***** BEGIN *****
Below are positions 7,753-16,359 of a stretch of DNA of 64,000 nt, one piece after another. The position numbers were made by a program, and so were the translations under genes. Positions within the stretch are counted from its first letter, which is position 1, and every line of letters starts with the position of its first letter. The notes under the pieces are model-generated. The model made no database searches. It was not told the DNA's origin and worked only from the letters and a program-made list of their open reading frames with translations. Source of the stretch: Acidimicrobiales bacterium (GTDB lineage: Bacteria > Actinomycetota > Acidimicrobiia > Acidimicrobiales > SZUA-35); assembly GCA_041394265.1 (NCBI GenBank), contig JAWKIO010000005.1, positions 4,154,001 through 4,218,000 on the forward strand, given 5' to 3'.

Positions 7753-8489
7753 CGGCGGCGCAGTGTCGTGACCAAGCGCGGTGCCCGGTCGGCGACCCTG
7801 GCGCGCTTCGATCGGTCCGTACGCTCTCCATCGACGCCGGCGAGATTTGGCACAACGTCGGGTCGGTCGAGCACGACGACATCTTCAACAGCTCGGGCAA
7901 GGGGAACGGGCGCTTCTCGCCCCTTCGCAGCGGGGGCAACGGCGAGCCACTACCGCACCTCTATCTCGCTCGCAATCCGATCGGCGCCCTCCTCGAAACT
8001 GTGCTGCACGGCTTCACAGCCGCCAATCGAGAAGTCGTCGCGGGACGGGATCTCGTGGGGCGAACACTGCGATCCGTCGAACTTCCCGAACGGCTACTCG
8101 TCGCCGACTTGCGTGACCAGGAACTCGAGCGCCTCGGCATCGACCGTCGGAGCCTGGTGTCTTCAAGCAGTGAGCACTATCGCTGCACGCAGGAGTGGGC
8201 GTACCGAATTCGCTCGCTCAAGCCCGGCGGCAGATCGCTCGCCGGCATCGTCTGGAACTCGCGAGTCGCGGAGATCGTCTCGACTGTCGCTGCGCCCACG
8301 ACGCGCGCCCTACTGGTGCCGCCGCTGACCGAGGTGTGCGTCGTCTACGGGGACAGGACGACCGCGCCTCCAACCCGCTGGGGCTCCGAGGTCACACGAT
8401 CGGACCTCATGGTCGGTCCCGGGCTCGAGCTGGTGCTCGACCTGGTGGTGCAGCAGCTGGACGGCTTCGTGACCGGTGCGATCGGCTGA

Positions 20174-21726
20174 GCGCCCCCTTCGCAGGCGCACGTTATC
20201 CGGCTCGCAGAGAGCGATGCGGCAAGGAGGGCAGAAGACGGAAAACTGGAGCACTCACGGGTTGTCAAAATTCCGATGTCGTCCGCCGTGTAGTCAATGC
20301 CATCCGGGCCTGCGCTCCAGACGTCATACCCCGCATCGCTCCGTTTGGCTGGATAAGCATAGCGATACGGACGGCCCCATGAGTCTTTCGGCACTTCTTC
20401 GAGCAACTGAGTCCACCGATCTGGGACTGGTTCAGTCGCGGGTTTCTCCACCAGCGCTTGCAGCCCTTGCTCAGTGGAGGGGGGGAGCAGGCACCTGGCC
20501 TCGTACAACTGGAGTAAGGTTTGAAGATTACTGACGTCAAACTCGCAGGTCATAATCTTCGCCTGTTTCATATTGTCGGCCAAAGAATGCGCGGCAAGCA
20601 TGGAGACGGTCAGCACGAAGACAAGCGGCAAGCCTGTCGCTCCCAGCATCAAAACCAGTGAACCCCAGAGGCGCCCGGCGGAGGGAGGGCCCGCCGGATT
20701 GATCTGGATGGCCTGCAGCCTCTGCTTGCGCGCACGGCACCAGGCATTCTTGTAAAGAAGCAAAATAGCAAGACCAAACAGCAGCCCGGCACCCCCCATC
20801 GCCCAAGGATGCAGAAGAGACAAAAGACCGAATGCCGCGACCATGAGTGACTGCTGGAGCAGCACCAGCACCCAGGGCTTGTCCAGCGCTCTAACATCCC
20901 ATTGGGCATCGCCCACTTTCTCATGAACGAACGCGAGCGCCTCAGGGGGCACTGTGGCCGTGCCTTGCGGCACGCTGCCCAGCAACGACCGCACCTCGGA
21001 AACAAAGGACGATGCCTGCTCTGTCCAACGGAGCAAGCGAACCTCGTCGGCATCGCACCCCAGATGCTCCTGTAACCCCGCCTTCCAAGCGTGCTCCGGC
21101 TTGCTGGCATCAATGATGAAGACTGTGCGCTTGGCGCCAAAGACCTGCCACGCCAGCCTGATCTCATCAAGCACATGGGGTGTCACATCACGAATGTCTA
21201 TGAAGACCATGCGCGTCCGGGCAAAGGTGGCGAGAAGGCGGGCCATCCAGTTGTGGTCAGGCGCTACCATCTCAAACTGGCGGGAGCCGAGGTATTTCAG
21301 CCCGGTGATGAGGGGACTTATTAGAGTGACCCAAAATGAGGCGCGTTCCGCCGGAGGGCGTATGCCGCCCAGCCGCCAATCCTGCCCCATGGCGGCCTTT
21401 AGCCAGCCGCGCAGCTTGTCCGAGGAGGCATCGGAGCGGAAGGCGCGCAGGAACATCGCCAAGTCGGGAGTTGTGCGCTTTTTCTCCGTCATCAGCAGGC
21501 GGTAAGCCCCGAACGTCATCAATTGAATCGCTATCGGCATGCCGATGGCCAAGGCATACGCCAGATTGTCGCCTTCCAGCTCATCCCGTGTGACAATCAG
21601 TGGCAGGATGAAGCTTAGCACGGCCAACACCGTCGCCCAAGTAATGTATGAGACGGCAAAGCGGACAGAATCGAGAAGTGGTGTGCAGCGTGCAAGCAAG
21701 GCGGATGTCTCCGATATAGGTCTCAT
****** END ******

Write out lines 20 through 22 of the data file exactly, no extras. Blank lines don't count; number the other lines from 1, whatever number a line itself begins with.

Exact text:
20901 ATTGGGCATCGCCCACTTTCTCATGAACGAACGCGAGCGCCTCAGGGGGCACTGTGGCCGTGCCTTGCGGCACGCTGCCCAGCAACGACCGCACCTCGGA
21001 AACAAAGGACGATGCCTGCTCTGTCCAACGGAGCAAGCGAACCTCGTCGGCATCGCACCCCAGATGCTCCTGTAACCCCGCCTTCCAAGCGTGCTCCGGC
21101 TTGCTGGCATCAATGATGAAGACTGTGCGCTTGGCGCCAAAGACCTGCCACGCCAGCCTGATCTCATCAAGCACATGGGGTGTCACATCACGAATGTCTA